Recent debates over proposed amendments have provoked concern the U.S. Constitution should be preserved. The premise of a new action film suggests, however, that it's the Declaration of Independence might be in more serious danger.
Nicolas Cage won an Oscar for Leaving Las Vegas, opening up opportunities to a wide range of high-profile roles—and he chose to do comic book spin-offs and action movies. While his attempts to get his own comic book franchise have fallen short (Ghost Rider never happened, and rumors of Cage as Superman fizzled), he's flexed his muscles and machismo in adrenalin-rush action flicks like The Rock, Con Air, Face/Off, and Gone in 60 Seconds. He's won some good box office totals, but his reputation as an actor has suffered. So, occasionally, he reminds us of his award-caliber potential, as in the case of Adaptation and Matchstick Men. Now he's trying something new—a "family-friendly" cliffhanger adventure—and he's a box office champion once again.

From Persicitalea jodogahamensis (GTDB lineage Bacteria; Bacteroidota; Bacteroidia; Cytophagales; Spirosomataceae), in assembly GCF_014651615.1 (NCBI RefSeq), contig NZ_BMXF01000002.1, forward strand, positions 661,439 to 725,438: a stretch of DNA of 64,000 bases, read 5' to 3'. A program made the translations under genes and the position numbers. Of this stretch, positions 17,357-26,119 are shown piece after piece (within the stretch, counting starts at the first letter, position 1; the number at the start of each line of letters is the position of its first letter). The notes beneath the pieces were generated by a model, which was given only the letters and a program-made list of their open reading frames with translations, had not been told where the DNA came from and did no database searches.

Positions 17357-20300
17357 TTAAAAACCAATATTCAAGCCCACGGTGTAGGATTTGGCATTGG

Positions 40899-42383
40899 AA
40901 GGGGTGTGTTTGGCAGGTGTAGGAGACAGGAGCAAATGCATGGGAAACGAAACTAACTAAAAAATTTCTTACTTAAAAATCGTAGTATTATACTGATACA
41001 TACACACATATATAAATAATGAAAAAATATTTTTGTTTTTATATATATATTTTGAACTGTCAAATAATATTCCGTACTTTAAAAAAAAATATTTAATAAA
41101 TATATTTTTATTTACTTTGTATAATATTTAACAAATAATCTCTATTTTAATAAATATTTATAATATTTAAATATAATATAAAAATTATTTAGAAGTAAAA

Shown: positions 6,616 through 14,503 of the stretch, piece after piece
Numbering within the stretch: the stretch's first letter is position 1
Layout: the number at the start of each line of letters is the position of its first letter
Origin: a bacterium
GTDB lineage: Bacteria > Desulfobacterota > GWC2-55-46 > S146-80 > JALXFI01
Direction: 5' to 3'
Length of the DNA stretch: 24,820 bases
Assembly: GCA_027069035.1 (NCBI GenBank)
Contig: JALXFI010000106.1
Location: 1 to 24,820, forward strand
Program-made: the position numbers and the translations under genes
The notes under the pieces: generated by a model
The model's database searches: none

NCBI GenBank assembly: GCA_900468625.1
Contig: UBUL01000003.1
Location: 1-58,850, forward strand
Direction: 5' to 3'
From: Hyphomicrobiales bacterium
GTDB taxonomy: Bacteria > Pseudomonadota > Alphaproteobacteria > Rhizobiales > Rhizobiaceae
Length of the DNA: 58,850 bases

National Treasure could be called Cage's Indiana Jones film. Almost every review compares his treasure-hunting hero, Benjamin Franklin Gates, to the heroic, whip-wielding archaeologist, but only in the way that a feeble imitator is compared to a classic. Some note a similarity to The Da Vinci Code, in that the hero has discovered a conspiracy related to a secret message that is attached to a historical document. But instead of finding scandalous revelations about religion, Gates finds a treasure map. And instead of finding it in a painting, he finds it in the founding fathers' Declaration.
He's not alone in his discovery. Another hunter and the FBI are on the case. So he decides the only way to protect the document's secrets is to steal it himself. ...1
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